Artist Stephen Towns in Residency at Fallingwater’s High Meadow This Month
A livestreamed event from Fallingwater featuring the artist in conversation with guest curator Kilolo Luckett is scheduled on June 23 at 1 p.m.
GREENSBURG, Pennsylvania (June 1, 2021) – The Westmoreland Museum of American Art is pleased to announce that from June 7 to 27 artist Stephen Towns will participate in the Fallingwater Institute’s artist-in-residence program.During his residency, Towns will be engaged in making art as well as completing research on the life of Elsie Henderson, the long-time cook for several wealthy Pittsburgh families, including the Kaufmanns, the family that once owned the Frank Lloyd Wright-designed Fallingwater.
An exhibition of Towns’ work, Stephen Towns: Declaration & Resistance, will be on view at The Westmoreland from January 30 through April 24, 2022. Organized by guest curator Kilolo Luckett in collaboration with the artist, this exhibition will examine the American dream through the lives of Black Americans. A portrait of Henderson created by Towns will be featured in the exhibition.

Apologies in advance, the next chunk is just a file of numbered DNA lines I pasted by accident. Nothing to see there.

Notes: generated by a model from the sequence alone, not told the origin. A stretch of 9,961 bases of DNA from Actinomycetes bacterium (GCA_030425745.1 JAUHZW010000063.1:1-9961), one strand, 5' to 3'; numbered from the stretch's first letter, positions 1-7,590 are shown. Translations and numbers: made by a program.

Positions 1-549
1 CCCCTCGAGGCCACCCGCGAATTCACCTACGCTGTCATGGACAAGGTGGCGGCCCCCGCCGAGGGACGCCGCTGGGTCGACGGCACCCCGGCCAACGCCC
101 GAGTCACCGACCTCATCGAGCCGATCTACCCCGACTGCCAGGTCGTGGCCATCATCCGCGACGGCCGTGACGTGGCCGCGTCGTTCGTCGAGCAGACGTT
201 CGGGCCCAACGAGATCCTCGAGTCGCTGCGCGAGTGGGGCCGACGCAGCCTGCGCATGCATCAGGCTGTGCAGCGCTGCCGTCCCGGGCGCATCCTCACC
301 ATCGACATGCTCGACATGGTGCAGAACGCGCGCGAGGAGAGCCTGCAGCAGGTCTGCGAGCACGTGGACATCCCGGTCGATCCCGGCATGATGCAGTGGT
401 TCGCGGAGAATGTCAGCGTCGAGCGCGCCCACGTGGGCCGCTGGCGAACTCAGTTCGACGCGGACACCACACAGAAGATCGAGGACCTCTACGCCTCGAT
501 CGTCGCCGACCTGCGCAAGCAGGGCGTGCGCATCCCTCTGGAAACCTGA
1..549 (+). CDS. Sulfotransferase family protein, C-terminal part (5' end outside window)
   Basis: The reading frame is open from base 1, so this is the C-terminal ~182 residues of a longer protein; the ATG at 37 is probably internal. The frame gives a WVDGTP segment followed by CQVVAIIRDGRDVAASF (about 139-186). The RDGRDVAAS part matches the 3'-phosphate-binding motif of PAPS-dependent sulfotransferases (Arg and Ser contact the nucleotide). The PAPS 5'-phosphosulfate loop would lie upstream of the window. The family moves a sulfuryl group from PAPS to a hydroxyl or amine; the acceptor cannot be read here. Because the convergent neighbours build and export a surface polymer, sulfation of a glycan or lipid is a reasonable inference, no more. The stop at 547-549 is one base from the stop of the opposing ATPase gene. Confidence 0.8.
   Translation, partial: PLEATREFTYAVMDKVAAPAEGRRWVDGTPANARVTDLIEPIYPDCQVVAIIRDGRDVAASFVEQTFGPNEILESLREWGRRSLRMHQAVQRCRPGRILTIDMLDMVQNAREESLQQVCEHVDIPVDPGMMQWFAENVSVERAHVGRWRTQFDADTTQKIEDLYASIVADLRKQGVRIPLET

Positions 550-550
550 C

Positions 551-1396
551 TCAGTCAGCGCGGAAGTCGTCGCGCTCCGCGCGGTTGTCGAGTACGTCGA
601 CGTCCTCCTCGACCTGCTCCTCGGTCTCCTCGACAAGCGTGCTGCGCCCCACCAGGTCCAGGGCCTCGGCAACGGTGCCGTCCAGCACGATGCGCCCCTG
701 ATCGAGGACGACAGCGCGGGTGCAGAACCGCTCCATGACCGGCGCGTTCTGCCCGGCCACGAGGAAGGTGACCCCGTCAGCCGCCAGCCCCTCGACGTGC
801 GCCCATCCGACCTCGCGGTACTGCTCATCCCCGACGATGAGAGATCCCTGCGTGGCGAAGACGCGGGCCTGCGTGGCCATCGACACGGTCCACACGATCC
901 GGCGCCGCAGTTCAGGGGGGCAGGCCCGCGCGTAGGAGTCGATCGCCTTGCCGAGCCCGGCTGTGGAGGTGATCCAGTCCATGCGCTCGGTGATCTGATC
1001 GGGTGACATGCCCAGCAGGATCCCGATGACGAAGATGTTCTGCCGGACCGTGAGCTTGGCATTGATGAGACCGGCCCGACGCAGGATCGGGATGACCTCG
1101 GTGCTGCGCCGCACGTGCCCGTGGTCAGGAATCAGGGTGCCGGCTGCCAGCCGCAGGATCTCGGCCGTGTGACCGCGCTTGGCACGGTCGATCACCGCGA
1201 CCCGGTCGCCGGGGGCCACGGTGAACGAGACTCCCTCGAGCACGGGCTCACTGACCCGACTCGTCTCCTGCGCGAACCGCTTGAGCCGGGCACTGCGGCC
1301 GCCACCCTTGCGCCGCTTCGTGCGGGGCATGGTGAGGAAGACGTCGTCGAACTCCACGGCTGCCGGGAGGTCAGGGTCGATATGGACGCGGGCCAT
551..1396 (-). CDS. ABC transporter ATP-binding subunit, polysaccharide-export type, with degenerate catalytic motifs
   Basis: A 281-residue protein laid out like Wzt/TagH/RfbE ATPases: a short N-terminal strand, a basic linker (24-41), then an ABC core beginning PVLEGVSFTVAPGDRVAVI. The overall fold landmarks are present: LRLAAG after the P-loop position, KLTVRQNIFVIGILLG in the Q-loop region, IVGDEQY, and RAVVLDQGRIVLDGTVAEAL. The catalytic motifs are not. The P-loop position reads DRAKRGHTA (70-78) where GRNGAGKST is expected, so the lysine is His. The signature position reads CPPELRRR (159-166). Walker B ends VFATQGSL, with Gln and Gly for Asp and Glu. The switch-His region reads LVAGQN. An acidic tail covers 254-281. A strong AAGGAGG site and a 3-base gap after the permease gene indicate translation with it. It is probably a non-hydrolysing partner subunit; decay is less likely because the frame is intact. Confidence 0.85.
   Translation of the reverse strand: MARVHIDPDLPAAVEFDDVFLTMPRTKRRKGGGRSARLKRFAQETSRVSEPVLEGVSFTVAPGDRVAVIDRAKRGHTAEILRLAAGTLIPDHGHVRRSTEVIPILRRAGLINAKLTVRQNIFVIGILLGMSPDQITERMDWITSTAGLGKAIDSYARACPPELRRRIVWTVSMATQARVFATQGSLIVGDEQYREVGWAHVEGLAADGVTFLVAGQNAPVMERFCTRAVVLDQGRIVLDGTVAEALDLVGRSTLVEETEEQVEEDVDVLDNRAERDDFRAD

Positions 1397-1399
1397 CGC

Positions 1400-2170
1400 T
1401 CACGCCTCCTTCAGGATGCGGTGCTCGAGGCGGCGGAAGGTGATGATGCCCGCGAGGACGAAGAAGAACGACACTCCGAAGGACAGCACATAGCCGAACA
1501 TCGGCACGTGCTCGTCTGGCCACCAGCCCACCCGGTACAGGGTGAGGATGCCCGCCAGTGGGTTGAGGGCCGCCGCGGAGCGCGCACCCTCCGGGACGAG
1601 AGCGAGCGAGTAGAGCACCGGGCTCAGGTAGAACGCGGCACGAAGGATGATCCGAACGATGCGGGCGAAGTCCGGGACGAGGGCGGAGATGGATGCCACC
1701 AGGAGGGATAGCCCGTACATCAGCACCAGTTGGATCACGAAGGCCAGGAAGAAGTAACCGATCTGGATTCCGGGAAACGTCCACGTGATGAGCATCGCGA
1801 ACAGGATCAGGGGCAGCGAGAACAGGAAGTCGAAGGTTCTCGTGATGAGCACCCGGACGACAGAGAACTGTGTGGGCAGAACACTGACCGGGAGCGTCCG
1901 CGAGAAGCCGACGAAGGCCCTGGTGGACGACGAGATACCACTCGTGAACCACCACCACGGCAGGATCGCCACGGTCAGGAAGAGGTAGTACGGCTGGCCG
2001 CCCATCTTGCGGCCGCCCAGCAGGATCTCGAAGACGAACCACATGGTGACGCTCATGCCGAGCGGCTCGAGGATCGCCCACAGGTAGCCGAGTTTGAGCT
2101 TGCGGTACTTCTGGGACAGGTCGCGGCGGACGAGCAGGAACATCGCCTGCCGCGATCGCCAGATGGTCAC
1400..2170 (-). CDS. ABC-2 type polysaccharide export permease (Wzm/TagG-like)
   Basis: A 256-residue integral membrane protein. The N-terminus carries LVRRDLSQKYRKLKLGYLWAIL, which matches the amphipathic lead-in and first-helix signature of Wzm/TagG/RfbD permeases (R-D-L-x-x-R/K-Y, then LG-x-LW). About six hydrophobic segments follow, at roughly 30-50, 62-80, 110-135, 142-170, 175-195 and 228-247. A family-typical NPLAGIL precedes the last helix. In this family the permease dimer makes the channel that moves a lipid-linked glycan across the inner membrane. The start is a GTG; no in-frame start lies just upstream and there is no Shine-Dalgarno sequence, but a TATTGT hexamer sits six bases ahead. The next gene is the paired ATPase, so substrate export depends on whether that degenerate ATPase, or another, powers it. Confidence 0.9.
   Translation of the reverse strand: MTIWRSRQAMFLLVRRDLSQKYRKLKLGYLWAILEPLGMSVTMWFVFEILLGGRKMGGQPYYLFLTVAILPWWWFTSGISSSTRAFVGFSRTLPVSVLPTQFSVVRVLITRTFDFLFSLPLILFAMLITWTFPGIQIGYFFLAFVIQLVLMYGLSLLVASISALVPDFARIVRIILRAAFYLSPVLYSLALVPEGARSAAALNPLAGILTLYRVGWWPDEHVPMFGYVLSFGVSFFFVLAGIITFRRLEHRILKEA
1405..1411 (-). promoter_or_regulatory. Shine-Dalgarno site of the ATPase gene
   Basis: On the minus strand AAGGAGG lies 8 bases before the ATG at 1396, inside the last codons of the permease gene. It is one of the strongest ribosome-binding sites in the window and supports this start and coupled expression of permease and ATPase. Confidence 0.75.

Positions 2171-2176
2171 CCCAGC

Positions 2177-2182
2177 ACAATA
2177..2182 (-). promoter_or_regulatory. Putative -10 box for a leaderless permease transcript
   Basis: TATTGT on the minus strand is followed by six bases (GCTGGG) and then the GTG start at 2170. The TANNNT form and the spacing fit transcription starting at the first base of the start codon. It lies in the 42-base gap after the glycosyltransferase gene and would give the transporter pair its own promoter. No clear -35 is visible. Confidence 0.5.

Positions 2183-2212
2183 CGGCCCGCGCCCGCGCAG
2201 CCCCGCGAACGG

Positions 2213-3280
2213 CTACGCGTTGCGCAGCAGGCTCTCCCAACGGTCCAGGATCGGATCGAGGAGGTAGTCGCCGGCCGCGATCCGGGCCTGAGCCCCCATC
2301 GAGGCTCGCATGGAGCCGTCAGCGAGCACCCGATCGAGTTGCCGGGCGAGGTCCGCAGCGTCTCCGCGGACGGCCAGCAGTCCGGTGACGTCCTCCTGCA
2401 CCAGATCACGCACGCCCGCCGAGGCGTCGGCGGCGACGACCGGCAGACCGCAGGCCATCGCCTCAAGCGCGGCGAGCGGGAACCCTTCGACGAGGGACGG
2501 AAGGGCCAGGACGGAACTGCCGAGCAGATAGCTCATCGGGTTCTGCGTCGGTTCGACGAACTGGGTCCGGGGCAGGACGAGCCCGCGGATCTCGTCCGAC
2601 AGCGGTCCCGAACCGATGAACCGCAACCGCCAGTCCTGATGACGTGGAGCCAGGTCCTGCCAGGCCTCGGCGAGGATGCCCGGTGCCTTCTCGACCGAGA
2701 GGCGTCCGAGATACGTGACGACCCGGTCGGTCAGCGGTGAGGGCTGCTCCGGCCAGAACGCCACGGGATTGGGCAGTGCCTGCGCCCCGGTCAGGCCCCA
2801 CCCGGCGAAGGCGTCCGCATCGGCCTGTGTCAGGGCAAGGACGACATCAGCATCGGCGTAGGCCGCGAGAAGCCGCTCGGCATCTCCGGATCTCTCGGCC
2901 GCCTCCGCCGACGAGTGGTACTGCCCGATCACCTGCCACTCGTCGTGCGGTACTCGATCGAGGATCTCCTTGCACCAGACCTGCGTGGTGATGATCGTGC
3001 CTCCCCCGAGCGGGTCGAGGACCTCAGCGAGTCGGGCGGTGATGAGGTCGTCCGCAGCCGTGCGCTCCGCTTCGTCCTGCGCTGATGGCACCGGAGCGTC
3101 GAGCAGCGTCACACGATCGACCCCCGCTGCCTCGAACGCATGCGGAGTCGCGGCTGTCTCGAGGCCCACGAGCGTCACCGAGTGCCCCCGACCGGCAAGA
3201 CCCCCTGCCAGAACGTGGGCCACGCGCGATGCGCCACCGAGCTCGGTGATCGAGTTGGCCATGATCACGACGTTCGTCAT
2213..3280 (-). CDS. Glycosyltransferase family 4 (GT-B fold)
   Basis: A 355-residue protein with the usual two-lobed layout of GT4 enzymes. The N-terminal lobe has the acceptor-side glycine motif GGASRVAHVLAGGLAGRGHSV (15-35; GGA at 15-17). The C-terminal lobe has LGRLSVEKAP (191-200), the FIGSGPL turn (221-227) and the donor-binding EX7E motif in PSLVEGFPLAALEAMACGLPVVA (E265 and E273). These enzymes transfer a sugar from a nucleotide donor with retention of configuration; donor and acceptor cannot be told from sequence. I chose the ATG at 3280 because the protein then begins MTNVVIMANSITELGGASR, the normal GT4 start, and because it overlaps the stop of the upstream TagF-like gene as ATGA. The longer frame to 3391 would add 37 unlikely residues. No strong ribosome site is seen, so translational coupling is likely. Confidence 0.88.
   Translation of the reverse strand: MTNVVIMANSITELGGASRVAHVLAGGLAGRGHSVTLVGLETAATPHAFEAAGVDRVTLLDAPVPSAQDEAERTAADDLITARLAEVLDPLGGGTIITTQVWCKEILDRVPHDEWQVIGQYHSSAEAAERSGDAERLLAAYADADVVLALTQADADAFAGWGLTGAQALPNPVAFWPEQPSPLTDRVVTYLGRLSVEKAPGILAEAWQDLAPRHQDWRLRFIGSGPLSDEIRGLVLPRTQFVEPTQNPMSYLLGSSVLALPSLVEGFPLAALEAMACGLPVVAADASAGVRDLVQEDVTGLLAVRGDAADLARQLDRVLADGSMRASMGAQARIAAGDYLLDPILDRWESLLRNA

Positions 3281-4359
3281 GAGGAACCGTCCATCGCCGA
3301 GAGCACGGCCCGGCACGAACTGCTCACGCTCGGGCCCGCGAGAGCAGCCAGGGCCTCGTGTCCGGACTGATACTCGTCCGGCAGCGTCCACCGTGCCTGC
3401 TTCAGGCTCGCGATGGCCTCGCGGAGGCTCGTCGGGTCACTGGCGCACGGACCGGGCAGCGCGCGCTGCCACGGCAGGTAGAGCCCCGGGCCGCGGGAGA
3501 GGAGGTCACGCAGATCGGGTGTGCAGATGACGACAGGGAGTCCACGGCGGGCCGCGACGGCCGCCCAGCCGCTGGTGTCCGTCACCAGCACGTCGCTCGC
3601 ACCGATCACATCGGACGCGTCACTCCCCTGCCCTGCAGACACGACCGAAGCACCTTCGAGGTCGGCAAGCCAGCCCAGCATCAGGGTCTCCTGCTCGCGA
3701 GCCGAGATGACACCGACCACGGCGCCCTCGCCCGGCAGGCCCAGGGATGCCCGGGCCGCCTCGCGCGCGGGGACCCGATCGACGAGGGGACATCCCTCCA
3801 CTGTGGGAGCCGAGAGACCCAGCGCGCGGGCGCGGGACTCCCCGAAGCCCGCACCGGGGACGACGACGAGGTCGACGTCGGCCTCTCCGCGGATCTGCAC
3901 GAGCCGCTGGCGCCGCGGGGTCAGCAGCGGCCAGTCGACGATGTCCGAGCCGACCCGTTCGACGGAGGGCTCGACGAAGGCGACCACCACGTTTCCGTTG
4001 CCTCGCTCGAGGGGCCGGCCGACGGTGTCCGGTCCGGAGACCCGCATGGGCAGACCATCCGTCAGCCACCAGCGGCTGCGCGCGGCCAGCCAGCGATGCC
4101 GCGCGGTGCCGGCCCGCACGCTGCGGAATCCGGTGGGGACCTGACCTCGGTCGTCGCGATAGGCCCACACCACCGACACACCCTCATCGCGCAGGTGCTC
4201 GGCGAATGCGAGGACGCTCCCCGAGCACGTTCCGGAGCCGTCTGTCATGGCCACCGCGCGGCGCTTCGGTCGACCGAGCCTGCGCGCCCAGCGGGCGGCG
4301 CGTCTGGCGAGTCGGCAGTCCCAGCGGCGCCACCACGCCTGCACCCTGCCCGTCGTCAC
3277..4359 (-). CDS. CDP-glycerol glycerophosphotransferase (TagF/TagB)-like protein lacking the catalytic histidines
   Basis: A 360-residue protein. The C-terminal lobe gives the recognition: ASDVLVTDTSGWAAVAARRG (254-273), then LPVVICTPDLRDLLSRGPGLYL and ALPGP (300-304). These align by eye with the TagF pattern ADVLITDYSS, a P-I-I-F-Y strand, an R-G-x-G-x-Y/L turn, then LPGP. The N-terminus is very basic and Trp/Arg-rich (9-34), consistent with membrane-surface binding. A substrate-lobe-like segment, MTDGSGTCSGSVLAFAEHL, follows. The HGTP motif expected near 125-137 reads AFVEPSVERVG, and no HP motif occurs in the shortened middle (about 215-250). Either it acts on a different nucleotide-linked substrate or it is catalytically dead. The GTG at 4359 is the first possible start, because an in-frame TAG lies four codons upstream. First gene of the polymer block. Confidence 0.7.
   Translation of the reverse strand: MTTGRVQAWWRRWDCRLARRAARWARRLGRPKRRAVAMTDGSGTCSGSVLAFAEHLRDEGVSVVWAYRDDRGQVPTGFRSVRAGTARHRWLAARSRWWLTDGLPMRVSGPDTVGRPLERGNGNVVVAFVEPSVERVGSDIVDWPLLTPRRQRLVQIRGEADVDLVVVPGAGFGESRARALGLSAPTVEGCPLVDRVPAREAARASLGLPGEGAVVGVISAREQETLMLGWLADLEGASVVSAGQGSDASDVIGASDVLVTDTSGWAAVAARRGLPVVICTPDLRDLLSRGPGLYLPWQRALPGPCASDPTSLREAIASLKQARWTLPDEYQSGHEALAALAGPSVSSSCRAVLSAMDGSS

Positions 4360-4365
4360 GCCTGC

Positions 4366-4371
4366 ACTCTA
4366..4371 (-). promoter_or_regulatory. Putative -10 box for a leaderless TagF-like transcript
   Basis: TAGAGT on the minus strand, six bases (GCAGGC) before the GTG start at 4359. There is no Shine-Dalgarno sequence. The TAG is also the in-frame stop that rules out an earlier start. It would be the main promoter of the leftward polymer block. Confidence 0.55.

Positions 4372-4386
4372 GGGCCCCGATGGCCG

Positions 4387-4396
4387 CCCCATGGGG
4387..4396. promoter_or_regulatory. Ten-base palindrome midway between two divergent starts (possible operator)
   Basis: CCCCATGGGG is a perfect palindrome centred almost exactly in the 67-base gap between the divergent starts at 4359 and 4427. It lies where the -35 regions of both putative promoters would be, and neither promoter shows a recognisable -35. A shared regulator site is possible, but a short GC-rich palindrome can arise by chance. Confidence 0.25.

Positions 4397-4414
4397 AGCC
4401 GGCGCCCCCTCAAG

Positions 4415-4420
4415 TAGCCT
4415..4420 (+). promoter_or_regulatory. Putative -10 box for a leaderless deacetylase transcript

During the artist’s residency, Towns and Luckett will host “Live from Fallingwater: Stephen Towns and Kilolo Luckett in Conversation” as part of an ongoing webinar series presented by Fallingwater. They will discuss the significance of Towns’ residency, the inspiration behind his artistic practice, and the new work being created for his exhibition at The Westmoreland. The livestreamed webinar will take place on Wednesday, June 23 at 1pm. To register for the webinar, which is free and open to the public, please visit fallingwater.org/stephentowns.
“I am looking forward to the quiet of High Meadow at Fallingwater. This will be an excellent opportunity to hone in on my research,” indicated Towns. “I’m honored to be able to spend time at one of Frank Lloyd Wright’s monumental works. The knowledge I gain about Elsie and the history of Fallingwater will be pivotal in completing the work I’m doing with The Westmoreland.”
“It’s an honor to be working with Stephen again. However, this time is even more special, because it is his first solo exhibition in Southwestern Pennsylvania, where he will debut a new body of work illuminating Black life, labor and resilience. Historical archives, books and rural landscapes help inform Stephen’s artistic practice, and I’m excited to see how his residency at Fallingwater influences and shapes his new works,” stated Luckett.